Baker v. County of San Mateo

Filing 18

ORDER by Judge Edward M. Chen Granting 11 Defendants' Motion to Dismiss. (emcsec, COURT STAFF) (Filed on 11/19/2020)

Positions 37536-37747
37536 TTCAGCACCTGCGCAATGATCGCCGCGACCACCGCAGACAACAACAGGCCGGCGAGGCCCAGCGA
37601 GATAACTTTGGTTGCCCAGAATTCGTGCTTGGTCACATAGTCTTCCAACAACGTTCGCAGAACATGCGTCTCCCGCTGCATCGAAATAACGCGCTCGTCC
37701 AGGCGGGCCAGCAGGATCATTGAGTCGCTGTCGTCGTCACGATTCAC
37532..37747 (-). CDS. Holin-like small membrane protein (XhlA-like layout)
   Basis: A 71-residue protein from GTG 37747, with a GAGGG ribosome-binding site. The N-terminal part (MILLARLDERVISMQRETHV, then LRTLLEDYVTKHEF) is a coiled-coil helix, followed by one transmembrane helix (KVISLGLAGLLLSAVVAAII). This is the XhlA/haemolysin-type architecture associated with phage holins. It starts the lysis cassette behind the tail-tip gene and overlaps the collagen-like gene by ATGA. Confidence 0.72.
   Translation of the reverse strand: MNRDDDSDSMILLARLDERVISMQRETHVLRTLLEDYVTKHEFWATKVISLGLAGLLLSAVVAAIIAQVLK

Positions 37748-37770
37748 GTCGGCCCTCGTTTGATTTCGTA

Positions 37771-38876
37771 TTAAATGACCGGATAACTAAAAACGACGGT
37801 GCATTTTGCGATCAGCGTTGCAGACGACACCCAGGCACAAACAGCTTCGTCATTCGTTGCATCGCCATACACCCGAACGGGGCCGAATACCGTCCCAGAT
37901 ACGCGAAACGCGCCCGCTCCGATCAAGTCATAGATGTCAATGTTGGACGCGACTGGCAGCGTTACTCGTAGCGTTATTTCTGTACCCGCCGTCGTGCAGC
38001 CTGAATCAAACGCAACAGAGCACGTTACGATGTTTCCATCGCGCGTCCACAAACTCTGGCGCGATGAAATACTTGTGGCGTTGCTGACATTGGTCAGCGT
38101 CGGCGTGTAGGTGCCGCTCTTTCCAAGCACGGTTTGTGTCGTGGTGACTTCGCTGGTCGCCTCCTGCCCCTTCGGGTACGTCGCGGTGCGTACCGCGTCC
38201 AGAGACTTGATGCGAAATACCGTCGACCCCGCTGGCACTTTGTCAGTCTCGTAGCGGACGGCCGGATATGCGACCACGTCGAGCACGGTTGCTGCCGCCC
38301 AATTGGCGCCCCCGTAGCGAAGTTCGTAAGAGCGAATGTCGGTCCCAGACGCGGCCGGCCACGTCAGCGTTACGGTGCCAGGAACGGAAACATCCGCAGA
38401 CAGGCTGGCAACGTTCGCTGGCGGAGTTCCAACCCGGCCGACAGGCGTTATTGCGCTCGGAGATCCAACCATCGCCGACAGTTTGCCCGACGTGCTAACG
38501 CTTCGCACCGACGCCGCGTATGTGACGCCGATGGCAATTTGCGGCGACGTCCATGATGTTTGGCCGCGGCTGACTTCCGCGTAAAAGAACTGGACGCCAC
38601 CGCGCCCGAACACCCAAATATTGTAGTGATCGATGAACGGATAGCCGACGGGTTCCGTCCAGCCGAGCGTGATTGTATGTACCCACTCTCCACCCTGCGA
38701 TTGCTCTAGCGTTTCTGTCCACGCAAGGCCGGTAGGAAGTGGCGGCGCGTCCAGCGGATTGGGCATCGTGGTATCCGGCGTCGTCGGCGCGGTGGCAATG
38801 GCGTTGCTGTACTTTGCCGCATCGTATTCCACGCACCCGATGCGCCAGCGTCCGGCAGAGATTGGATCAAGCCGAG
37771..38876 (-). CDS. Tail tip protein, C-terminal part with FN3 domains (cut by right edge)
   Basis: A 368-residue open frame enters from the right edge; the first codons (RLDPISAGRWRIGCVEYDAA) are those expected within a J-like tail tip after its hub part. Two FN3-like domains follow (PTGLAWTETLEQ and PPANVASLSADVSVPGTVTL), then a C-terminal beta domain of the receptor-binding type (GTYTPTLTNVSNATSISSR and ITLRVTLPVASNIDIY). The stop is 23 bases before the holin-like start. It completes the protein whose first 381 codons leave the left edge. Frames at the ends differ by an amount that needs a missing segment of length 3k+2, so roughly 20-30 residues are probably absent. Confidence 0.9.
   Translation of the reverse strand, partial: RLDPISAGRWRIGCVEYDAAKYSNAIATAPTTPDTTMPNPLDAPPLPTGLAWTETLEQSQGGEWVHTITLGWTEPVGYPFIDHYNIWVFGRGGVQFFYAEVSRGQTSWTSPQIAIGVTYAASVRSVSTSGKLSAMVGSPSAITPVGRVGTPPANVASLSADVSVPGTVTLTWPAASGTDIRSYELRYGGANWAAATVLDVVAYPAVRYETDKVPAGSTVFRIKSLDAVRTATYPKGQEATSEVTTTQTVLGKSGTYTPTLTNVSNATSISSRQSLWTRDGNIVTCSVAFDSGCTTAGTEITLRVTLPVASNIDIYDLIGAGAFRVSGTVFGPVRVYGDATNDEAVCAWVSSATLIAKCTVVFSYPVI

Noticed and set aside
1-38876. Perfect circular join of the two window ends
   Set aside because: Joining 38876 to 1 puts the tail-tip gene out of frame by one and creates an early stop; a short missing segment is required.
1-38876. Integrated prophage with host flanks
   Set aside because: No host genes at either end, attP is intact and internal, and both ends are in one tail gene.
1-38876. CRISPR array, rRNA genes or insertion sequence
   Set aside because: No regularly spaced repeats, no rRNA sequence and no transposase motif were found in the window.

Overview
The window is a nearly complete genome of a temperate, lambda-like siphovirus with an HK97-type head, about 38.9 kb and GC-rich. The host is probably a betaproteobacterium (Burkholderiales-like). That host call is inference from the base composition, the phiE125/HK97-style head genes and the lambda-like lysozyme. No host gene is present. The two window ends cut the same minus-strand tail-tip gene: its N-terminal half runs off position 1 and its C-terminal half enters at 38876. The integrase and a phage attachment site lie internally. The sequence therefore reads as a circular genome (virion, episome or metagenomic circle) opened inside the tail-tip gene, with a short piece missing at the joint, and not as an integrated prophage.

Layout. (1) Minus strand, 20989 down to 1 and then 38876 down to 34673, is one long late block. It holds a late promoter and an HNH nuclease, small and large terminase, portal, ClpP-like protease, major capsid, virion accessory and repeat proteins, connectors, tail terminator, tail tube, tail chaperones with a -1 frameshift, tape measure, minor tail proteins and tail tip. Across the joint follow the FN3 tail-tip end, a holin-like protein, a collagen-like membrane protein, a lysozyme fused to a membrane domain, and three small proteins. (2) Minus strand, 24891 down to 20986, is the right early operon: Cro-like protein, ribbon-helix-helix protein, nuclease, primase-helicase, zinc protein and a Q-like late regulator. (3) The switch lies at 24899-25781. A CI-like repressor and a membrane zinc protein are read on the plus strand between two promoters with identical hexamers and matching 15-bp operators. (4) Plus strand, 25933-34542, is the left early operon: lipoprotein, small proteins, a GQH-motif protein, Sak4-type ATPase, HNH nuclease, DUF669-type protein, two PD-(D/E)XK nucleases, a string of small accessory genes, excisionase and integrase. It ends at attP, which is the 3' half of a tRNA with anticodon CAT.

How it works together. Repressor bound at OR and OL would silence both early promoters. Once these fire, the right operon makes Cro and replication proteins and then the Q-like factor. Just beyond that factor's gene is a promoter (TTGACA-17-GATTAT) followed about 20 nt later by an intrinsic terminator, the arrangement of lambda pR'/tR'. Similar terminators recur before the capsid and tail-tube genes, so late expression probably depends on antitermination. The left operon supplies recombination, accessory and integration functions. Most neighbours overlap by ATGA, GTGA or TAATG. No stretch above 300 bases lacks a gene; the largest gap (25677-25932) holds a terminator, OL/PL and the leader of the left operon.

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1 2 3 4 UNITED STATES DISTRICT COURT 5 NORTHERN DISTRICT OF CALIFORNIA 6 7 CATHERINE BAKER, 8 Plaintiff, Docket No. 11 COUNTY OF SAN MATEO, et al., Defendants. 11 United States District Court Northern District of California ORDER GRANTING DEFENDANTS’ MOTION TO DISMISS v. 9 10 Case No. 20-cv-06058-EMC 12 13 14 Plaintiff Catherine Baker filed this suit against the County of San Mateo and two of its 15 employees, Janine Keller, and Dr. Loc Nguyen (collectively, “Defendants”), alleging that they 16 treated her improperly and discriminated against her because of her disability, sex and/or race. 17 She brings two causes of action: (1) harassment, discrimination, and failure to provide reasonable 18 accommodations for her disability in violation of the California Fair Employment Housing Act 19 (FEHA), Cal. Gov’t Code §§ 12900–12996; and (2) discrimination on the basis of disability, sex, 20 and/or race in violation of 42 U.S.C. § 1983. Pending before the Court is Defendants’ partial motion to dismiss Ms. Baker’s second 21 22 cause of action under § 1983. Having considered the parties’ briefs, accompanying submissions, 23 and the oral argument of counsel, the Court GRANTS Defendants’ motion to dismiss. I. 24 25 A. BACKGROUND Factual Background 26 Ms. Baker’s complaint alleges the following. Ms. Baker began working for the County as 27 a social worker in 2006. See Docket No. 1 (“Compl.”), ¶¶ 4, 14, 25. In October 2009, Ms. Baker 28 was instructed by her employer to go out on sick leave because she was experiencing lower back 1 pain. Id. ¶ 4. In 2011, after evaluating Ms. Baker and reviewing her medical records, Drs. Lipton 2 and Stark1 concluded that Ms. Baker had a congenital condition known as Bertolotti Syndrome, 3 which had been made symptomatic because of her work. Id. The doctors further concluded that 4 Ms. Baker had reached maximum medical improvement, that she was permanently stationary, and 5 that she could return to work only if she refrained from lifting children. Id. Despite full 6 cooperation by Ms. Baker, the County did not provide Ms. Baker with reasonable 7 accommodations, instead forcing her to exhaust her medical leave and available short-term 8 disability benefits. Id. In May 2015, Keller2 advised Ms. Baker that the County would “resume” the disability 10 accommodation process under the Americans with Disabilities Act (ADA) and FEHA. Id. ¶ 5. 11 United States District Court Northern District of California 9 But according to Ms. Baker, there was nothing to “resume” because the County had not previously 12 participated in the reasonable accommodation process, despite having a clear legal obligation to do 13 so. Id. In July 2015, Keller contacted nurse practitioner Amanda Kelly, purportedly seeking 14 information to help Keller determine whether Ms. Baker could perform her job duties. Id. ¶ 6. 15 This was unnecessary, according to Ms. Baker, because Drs. Lipton and Stark had already 16 determined she had reached maximum medical improvement and could return to work with lifting 17 restrictions. Id. ¶¶ 4, 6. On August 19, 2015, the County denied Ms. Baker’s request for voluntary time off, even 18 19 though she had exhausted her disability benefits and—for six years—the County had made no 20 effort to reasonably accommodate her disability. Id. ¶ 7. That same day, N.P. Kelly sent a memo 21 to Keller outlining work restrictions for Ms. Baker, and Ms. Baker sent Keller an e-mail 22 requesting a meeting with the County to locate a position where Ms. Baker’s medical needs could 23 be accommodated. Id. ¶¶ 8, 9. Two weeks later, on August 27, 2015, Keller e-mailed Ms. Baker 24 describing her understanding of Ms. Baker’s work restrictions and advising that she would have a 25 26 1 27 2 28 The Complaint does not provide a full name for Drs. Lipton and Stark. The Notice of Removal provides a footnote stating that Keller is a former County employee, but it appears that Keller helped manage Ms. Baker’s ADA/FEHA reasonable accommodation process. See Compl. ¶¶ 5, 16. 2 1 meeting with Ms. Baker’s department head, Dr. Nguyen, “to discuss the above limitations” and to 2 determine “what, if any, reasonable accommodations can be offered.” Id. ¶ 10. At the County’s 3 request, Ms. Baker attempted to return to work for a couple of months, but the County made no 4 effort to accommodate her, so she was unable to continue. Id. ¶ 11. Instead, she remained an 5 unpaid employee of the County. Id. ¶ 13. While she was waiting to hear back from Keller and Dr. Nguyen, Ms. Baker was 6 7 evaluated, at the County’s request, by Dr. Honda.3 Id. ¶ 14. Dr. Honda reached the same 8 conclusions as Drs. Lipton and Stark—that Ms. Baker was disabled and could return to work as a 9 social worker provided there were reasonable restrictions on lifting. Id. Ms. Baker claims that the 10 County could and should have accommodated those restrictions but chose not to. Id. Dr. Nguyen sent Ms. Baker a letter on behalf of the County on December 2, 2016—a year United States District Court Northern District of California 11 12 and a half after Keller’s August 2015 e-mail to Ms. Baker—advising Ms. Baker that she was 13 ineligible for any further medical leave. Id. ¶ 12. In the letter, Dr. Nguyen gave Ms. Baker three 14 options: (1) return to work on December 15, 2016 without any accommodations; (2) “resume” the 15 ADA/FEHA interactive accommodation process with Keller; or (3) quit, without disability pay.4 16 Id. Dr. Nguyen also instructed Ms. Baker that she would be deemed insubordinate and terminated 17 if she failed to report for work without accommodation on December 15, 2016. Id. ¶ 13. Given 18 the limited options with which she was presented, Ms. Baker—who remained employed by the 19 County, without pay—chose to “‘resume’ the interactive process, as offered.” Id. On March 15, 2017, Keller sent Ms. Baker a second letter informing her that, as far as 20 21 Keller and the County were concerned, Ms. Baker was permanently precluded from returning to 22 work as a social worker. Id. ¶ 16. Based on this directive from Keller, Ms. Baker filed an 23 application in March 2017 for disability retirement with SamCERA, an independent entity that 24 administers the County’s disability retirement program.5 Id. ¶ 18. In the meantime, Ms. Baker 25 26 27 28 3 The Complaint does not provide a full name for Dr. Honda. 4 Importantly, Ms. Baker does not attach a copy of the letter to her complaint. Ms. Baker’s complaint does not allege the exact date of her application for disability retirement in her complaint. 3 5 1 remained an unpaid employee of the County. Id. SamCERA took nearly three years to adjudicate Ms. Baker’s application. Id. In 2019,6 2 SamCERA determined that Ms. Baker was entitled to disability retirement starting in January 4 2016. Id. ¶ 19. SamCERA reasoned that it could move the application back from March 2017 to 5 January 2016 because that was the last date that Ms. Baker received compensation from the 6 County. Id. SamCERA could not push the application back any further, however, because the 7 County forced Ms. Baker to work—without accommodations—from August 2015 to January 8 2016. Id. Ms. Baker therefore contends that, had the County determined that she was disabled 9 and that it was unable or unwilling to accommodate her disability in a timely manner, she would 10 have been eligible to receive disability back pay starting as early as 2009 or 2011, when she first 11 United States District Court Northern District of California 3 started feeling back pain or when she was first diagnosed with Bertolotti Syndrome, respectively. 12 Id. Ms. Baker also states that she “complied with and/or exhausted her administrative remedies,” 13 “timely obtained a FEHA right-to-sue letter,” and “timely filed a claim with the County of San 14 Mateo,” which was denied on January 30, 2020. Id. ¶ 3. 15 B. Procedural Background Ms. Baker filed her complaint in the Superior Court of California, County of San Mateo, 16 17 on July 6, 2020, alleging two causes of action: (1) harassment, discrimination, and failure to 18 provide reasonable accommodations to an employee with a physical disability in violation of 19 FEHA; and (2) employment discrimination because of disability, sex, and/or race in violation of § 20 1983.7 See id. On August 28, 2020, Defendants removed the case to this Court and moved to 21 dismiss the § 1983 claim pursuant to Federal Rule of Civil Procedure 12(b)(6) on September 11, 22 2020, contending that Ms. Baker’s §1983 claim is time barred by the applicable statute of 23 24 25 26 27 28 6 Ms. Baker does not allege the exact date that her disability application was approved by SamCERA in the complaint, stating only that the “process took nearly three years” from March 2017. Compl. ¶ 18. In her opposition, Ms. Baker also states that her application was approved in 2019, without providing an exact date. See Docket No. 12 (“Opp’n.”), at 2, 3–5, 9. The application might have been approved after September 2019, because this is when Ms. Baker retained counsel for help with the retirement process. Id. at 3. Ms. Baker’s complaint alleges a cause of action for a violation of “24 U.S.C. § 1983,” but the correct statute is 42 U.S.C. § 1983. This is clearly a clerical error. 4 7 1 limitations. See Docket No. 11 (“Mot.”).8 II. 2 LEGAL STANDARD To overcome a Rule 12(b)(6) motion to dismiss after the Supreme Court’s decisions in 3 4 Ashcroft v. Iqbal, 556 U.S. 662 (2009), and Bell Atlantic Corp. v. Twombly, 550 U.S. 544 (2007), 5 a plaintiff’s “factual allegations [in the complaint] ‘must . . . suggest that the claim has at least a 6 plausible chance of success.’” Levitt v. Yelp! Inc., 765 F.3d 1123, 1135 (9th Cir. 2014). The court 7 “accept[s] factual allegations in the complaint as true and construe[s] the pleadings in the light 8 most favorable to the nonmoving party.” Manzarek v. St. Paul Fire & Marine Ins. Co., 519 F.3d 9 1025, 1031 (9th Cir. 2008). But “allegations in a complaint . . . may not simply recite the elements of a cause of action [and] must contain sufficient allegations of underlying facts to give 11 United States District Court Northern District of California 10 fair notice and to enable the opposing party to defend itself effectively.” Levitt, 765 F.3d at 1135 12 (quoting Eclectic Props. E., LLC v. Marcus & Millichap Co., 751 F.3d 990, 996 (9th Cir. 2014)).9 13 “A claim has facial plausibility when the Plaintiff pleads factual content that allows the court to 14 draw the reasonable inference that the Defendant is liable for the misconduct alleged.” Iqbal, 556 15 U.S. at 678. “The plausibility standard is not akin to a ‘probability requirement,’ but it asks for 16 more than a sheer possibility that a defendant has acted unlawfully.” Id. (quoting Twombly, 550 17 U.S. at 557). III. 18 DEFENDANTS’ MOTION TO DISMISS Defendants contend that Ms. Baker’s second cause of action under § 1983 should be 19 20 dismissed because it is time-barred. Mot. at 4. Ms. Baker responds that (1) her “actual injury did 21 not occur until 2019 when her disability retirement application was approved” and (2) her “claim 22 is not time-barred because of the application of equitable estoppel and/or equitable tolling.” See 23 Opp’n. at 2. 24 A. Statute of Limitations The Court finds that Ms. Baker’s second cause of action under § 1983 is untimely. Federal 25 26 27 28 8 Defendants re-noticed this Motion after judicial reassignment. Mot. at 1. A court “need not . . . accept as true allegations that contradict matters properly subject to judicial notice or by exhibit.” Sprewell v. Golden State Warriors, 266 F.3d 979, 988 (9th Cir. 2001). 5 9 1 courts borrow state statutes of limitations in § 1983 lawsuits because § 1983 contains no specific 2 statute of limitations. See Wallace v. Kato, 549 U.S. 384, 387 (2007). The Ninth Circuit has held 3 that the statute of limitations for a § 1983 employment discrimination claim is one year. Lukvosky 4 v. City & Cty. of San Francisco, 535 F.3d 1044, 1048 (9th Cir. 2008). Although state law determines the applicable statute of limitations period, federal law 5 determines when a cause of action accrues and the statute of limitations begins to run in a § 1983 7 action. See Wallace, 549 U.S. at 388. The Ninth Circuit has held that “[a] federal claim [under § 8 1983] accrues when the plaintiff ‘knows or has reason to know of the injury which is the basis of 9 the action.’” Bagley v. CMC Real Estate Corp., 923 F.2d 758, 760 (9th Cir. 1991) (quoting Norco 10 Constr., Inc. v. King Cty., 801 F.2d 1143, 1145 (9th Cir. 1986)). More recently, the Ninth Circuit 11 United States District Court Northern District of California 6 has clarified that “[i]t is the standard rule that accrual occurs when the plaintiff has a complete and 12 present cause of action, that is, when the plaintiff ‘knows or has reason to know of the actual 13 injury.’” Flynt v. Shimazu, 940 F.3d 457, 462 (9th Cir. 2019) (quoting Scheer v. Kelly, 817 F.3d 14 1183, 1188 (9th Cir. 2016)). The County notified Ms. Baker that she “was permanently precluded from returning to 15 16 work as a social worker” on March 25, 2017. Compl. ¶¶ 16–18. At that point Ms. Baker knew 17 she had been injured by the County because the County was unwilling or unable to accommodate 18 her disability. Id. ¶ 16. In other words, Ms. Baker’s claim accrued, and the statute of limitations 19 began to run, on March 25, 2017. Accordingly, because Ms. Baker filed her complaint on July 6, 2020, more than three years 20 21 after her claim accrued in March 2017, her §1983 claim is time-barred under the applicable one- 22 year statute of limitations. 23 B. 24 Equitable Tolling Ms. Baker contends that she is entitled to equitable tolling from March 2017 to the time 25 that SamCERA denied her application for disability retirement. Opp’n. at 6, 8–9. “The equitable 26 tolling of statutes of limitations is a judicially created, nonstatutory doctrine.” McDonald v. 27 Antelope Valley Cmty. Coll. Dist., 194 P.3d 1026, 1031 (Cal. 2008). The doctrine “is ‘designed to 28 prevent unjust and technical forfeitures of the right to a trial on the merits when the purpose of the 6 1 statute of limitations—timely notice to the defendant of the plaintiff’s claims—has been 2 satisfied.’” Id. (quoting Appalachian Ins. Co. v. McDonnell Douglas Corp., 262 Cal. Rptr. 716, 3 738–39 (App. 4th Dist. 1989)). 4 Because federal courts borrow California’s statute of limitations, they also apply 5 California’s equitable tolling rules. Id. In determining the availability of an equitable tolling, the 6 Court considers: (1) the reasons for the plaintiff’s delay in filing suit and (2) the prejudice to the 7 defendant if the case were to go forward. See Jones v. Blanas, 393 F.3d 918, 928 (9th Cir. 2004) 8 (quoting Lantzy v. Certex Homes, 73 P.3d 517, 523 (Cal. 2003), as modified (Aug. 27, 2003) 9 (“California courts apply equitable tolling ‘to prevent the unjust technical forfeiture of causes of action, where the defendant would suffer no prejudice.’”). “Under California law, equitable 11 United States District Court Northern District of California 10 tolling ‘reliev[es] plaintiff from the bar of a limitations statute when, possessing several legal 12 remedies [s]he, reasonably and in good faith, pursues one designed to lessen the extent of h[er] 13 injuries or damage.’” Cervantes v. City of San Diego, 5 F.3d 1273, 1275 (9th Cir. 1993) (quoting 14 Addison v. State, 578 P.2d 941, 943 (Cal. 1978)). Where a remedy pursued affords notice to the 15 defendant, the danger of prejudice to the defendant is absent, and thus equitable tolling of the 16 limitations period may be appropriate. Azer v. Connell, 306 F.3d 930, 936 (9th Cir. 2002). Thus, 17 in an appropriate case, the statute of limitations might be tolled for time spent pursuing a remedy 18 in another forum before filing the claim in federal court. See, also McDonald, 194 P.3d at 1032– 19 33 (addressing “the strand of equitable tolling arising from pursuit of an alternate administrative 20 remedy”; stating that equitable tolling in this situation “require[s] a showing of three elements: 21 ‘timely notice, and lack of prejudice, to the defendant, and reasonable and good faith conduct on 22 the part of the plaintiff’”). 23 In the instant case, Ms. Baker voluntarily pursued an alternate remedy, but the balancing 24 test does not weigh in favor of applying equitable tolling. The three required elements for 25 equitable tolling in McDonald are not satisfied here. The parties do not dispute that Ms. Baker’s 26 conduct was reasonable and in good faith. Ms. Baker was engaged in an ADA/FEHA interactive 27 process with the County to find an accommodation for her disability from 2015 to 2017. Compl. 28 ¶¶ 5–16. Ms. Baker states that she “trusted and believed” in the County “and reasonably and 7 1 diligently followed instructions” when she applied for disability retirement, which took three years 2 shortly after being refused employment with accommodations. Opp’n. at 8–9. Ms. Baker claims 3 after she received notice of her disability benefits, she obtained a FEHA right-to-sue letter and 4 timely filed a governmental claim with the County, which was denied on January 30, 2020. 5 Compl. ¶ 3. 6 The problem is that Ms. Baker’s application for disability retirement did not give 7 Defendants timely notice of Ms. Baker’s discrimination claim. See McDonald, 194 P.3d at 1033 8 (stating that “the principal policy behind the statute of limitations” is satisfied by the filing of an 9 administrative claim when it gives “a defendant notice of the claims against it so that it may gather and preserve evidence”). Her disability claim was different from her discrimination claim. If 11 United States District Court Northern District of California 10 anything, her employment discrimination claim was the opposite of her long-term disability 12 claim—the former requires plaintiff to show that she can work if the employer accommodates her 13 disability and the latter requires plaintiff to show that she cannot work at all. And importantly the 14 disability claim did not require a showing of employment discrimination. Compare Green v. 15 State, 165 P.3d 118, 124 (Cal. 2007) (“the FEHA and the ADA both limit their protective scope to 16 those employees with a disability who can perform the essential duties of the employment position 17 with reasonable accommodation”), with Flint v. Sacramento Cty. Emps.’ Ret. Ass’n., 210 Cal. 18 Rptr. 439, 440 (App. 3d Dist. 1985) (“Section 31720 provides for the disability retirement of a 19 member of the retirement system who is ‘permanently incapacitated for the performance of 20 duty.’”). 21 Moreover, Defendants would be prejudiced because it was filed more than three years after 22 Ms. Baker’s claim accrued in March 2017; this lengthy passage of time could lead to loss of 23 evidence and witness memory. See Butler v. Nat’l Cmty. Renaissance of Cal., 766 F.3d 1191, 24 1204 (9th Cir. 2014) (“The California Supreme Court has reasoned that the primary purpose of a 25 limitations statute is to “‘(prevent) surprises through the revival of claims that have been allowed 26 to slumber until evidence has been lost, memories have faded, and witnesses have disappeared.’”). 27 28 Accordingly, this Court declines to equitably toll the applicable statute of limitations for Ms. Baker’s § 1983 claim. 8 1 C. Equitable Estoppel 2 Ms. Baker also argues that Defendants are equitably estopped from raising the statute of 3 limitations defense. Opp’n. at 6. “Equitable estoppel . . . focuses primarily on actions taken by 4 the defendant to prevent plaintiff from filing suit, sometimes referred to as ‘fraudulent 5 concealment.’” Lukovsky, 535 F.3d at 1051 (quoting Johnson v. Henderson, 314 F.3d 409, 414 6 (9th Cir. 2002)). Here, Ms. Baker’s complaint states she filed an application for disability 7 retirement because she received an “unequivocal directive from Ms. Keller” that Ms. Baker “was 8 permanently precluded from returning to work as a social worker.” Id. ¶¶ 16–18. However, Ms. 9 Baker’s complaint does not allege that Keller directed her to file for disability retirement with SamCERA, let alone that Keller—or any of the Defendants—told her to do so in lieu of a 11 United States District Court Northern District of California 10 discrimination claim. Therefore, because there is no “fraudulent concealment” by Defendants 12 alleged in the complaint, the Court declines to apply equitable estoppel. IV. 13 14 15 16 CONCLUSION Based on the foregoing, Defendants’ motion to dismiss is GRANTED, and Ms. Baker’s second cause of action under 42 U.S.C. § 1983 is hereby DISMISSED. This order disposes of Docket No. 11. 17 18 IT IS SO ORDERED. 19 20 Dated: November 19, 2020 21 22 23 ______________________________________ EDWARD M. CHEN United States District Judge 24 25 26 27 28 9